Insane, I know, but look at it this way: If Tebow and that gimpy read-option offense find a way to beat the Pack, it’ll be proof positive that the End Times are upon us. And in that case, everyone’s going on a rampage. I’ve already got a shotgun, a machete, and a camouflage Broncos number 15 jersey ready for self-defense, just in case.
I wonder if Aaron Rodgers realizes he might soon be atheism’s greatest champion.
People are always looking for signs of God’s beneficence, and a victory by the Orange Crush over the blue-clad Patriots, from the bluest of blue states, will give fodder to a Christian revivalism that has already turned the Republican presidential race into a pander-thon to social conservatives, rekindling memories of those cultural icons of the ‘80s, the Moral Majority and “Hee Haw.” The culture wars are alive and well, and, if the current climate in Washington is any indicator, the motors are being revved up for what will undoubtedly be the most cantankerous Presidential campaign ever. When supposedly well-educated candidates publicly question overwhelming scientific evidence on climate change and evolution and then gain electoral traction by fabricating conspiracies about a war on Christmas, these are not rational times…
If Tebow wins the Super Bowl, against all odds, it will buoy his faithful, and emboldened faithful can do insane things, like burning mosques, bashing gays and indiscriminately banishing immigrants. While America has become more inclusive since Jerry Falwell’s first political forays, a Tebow triumph could set those efforts back considerably.
I admire much of what Tebow stands for. His mom’s decision to risk her own life rather than abort her fetus flies against my own – and Judaism’s – values, but neither am I pro-choice in all cases. His story is so improbable that if he were to win it all, a part of me would be wondering whether there is a Purpose behind it, just as I saw a divine hand in the equally unbelievable Red Sox victory of 2004. And it makes me wonder whether other Jews, the ones who don’t happen to have advanced degrees in religion and a few decades of rabbinic experience, might be even more seduced by this unfolding drama. Will legions of Southern Baptist missionaries hit the college campuses the very next day, spreading this new gospel of Tim? Already there is a “Jews for Tebow” Facebook page.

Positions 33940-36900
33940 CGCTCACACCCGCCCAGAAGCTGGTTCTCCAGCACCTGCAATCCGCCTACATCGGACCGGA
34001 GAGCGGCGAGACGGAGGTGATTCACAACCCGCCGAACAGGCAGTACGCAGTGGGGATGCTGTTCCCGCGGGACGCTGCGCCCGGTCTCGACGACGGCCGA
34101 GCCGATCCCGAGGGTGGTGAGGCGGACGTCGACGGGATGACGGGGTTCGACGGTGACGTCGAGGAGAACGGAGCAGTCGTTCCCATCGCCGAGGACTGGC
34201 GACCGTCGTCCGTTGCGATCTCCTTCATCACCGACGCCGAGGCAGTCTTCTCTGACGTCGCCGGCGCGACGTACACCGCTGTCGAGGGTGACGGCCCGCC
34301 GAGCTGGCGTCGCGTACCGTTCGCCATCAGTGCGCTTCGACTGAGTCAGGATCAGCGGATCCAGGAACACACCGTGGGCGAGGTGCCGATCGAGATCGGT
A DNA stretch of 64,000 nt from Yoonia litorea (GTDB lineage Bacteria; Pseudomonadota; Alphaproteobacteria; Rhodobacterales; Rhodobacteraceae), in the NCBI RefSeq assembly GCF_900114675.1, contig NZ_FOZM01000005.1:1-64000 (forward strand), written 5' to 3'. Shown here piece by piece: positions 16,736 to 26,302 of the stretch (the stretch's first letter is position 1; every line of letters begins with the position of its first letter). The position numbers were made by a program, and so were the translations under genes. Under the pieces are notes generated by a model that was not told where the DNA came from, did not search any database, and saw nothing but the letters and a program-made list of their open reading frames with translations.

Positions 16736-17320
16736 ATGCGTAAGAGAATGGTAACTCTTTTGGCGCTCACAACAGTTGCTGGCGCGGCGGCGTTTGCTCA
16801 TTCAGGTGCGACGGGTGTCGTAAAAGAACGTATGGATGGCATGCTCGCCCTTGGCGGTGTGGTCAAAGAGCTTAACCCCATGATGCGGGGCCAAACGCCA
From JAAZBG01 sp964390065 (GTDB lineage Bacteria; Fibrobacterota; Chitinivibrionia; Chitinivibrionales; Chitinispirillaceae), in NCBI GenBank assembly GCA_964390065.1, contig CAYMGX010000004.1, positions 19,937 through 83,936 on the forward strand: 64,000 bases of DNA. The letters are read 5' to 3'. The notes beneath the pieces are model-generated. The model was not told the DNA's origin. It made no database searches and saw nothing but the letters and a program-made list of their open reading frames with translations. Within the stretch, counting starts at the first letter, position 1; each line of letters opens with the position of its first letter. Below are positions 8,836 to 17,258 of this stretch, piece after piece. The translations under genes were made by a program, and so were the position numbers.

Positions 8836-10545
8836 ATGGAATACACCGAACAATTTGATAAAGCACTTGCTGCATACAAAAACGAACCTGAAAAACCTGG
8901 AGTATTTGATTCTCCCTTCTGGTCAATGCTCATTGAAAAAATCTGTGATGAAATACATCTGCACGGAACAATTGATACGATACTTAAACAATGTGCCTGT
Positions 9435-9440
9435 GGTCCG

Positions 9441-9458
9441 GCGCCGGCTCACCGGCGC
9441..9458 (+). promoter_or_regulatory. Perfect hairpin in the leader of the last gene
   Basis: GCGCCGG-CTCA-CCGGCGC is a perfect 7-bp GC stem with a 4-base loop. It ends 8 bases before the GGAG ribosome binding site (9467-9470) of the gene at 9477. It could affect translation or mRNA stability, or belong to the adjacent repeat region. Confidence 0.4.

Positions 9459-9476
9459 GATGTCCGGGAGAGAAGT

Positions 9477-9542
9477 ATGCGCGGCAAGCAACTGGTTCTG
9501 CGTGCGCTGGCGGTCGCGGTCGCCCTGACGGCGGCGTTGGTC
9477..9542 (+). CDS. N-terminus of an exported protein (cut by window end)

I know what you’re thinking, but no, this is really only the second-worst sports column ever. Still bad enough, though, that the middle paragraph quoted above has now been quietly expunged from the original op-ed at Jewish Week; I had to crib it from Dan Foster’s blockquote in his post at The Corner. (Foster also had a nifty piece last week at NRO exploring why Tebowmania has hit a cultural nerve.) The whole thing smacks of those urban legends about a spike in domestic violence on Super Bowl Sunday but larded up with a religious paranoia that’s actually bizarrely flattering to Tebow. Hammerman seems to think TT really might be magical; if he took the Broncos all the way, this doofus could have an honest-to-goodness crisis of faith about it. (Just wondering: What exactly does he think the 2004 Red Sox’s role in the divine plan is?) Personally, I can’t bring myself to root against Tebow, however deep our religious differences, just because he’s a consummate scrappy underdog in a league full of more talented guys and because, as Foster explained in his NRO piece, his sheer earnestness is refreshing and endearing. He’s Rudy with a Bible, basically. In a world full of people worth disliking, why would you dislike that guy?
Exit prediction: My Jets, the least likeable team in the league, will bump off the Broncos in the AFC playoffs in a classic triumph of evil over good, thereby sparing Hammerman the ordeal of watching Christians high-fiving on the day after the Super Bowl or whatever.
Update: And now the entire op-ed is gone at Jewish Week.
Update: Via Breitbart TV, “The Five” talked about this today and even Beckel was underwhelmed.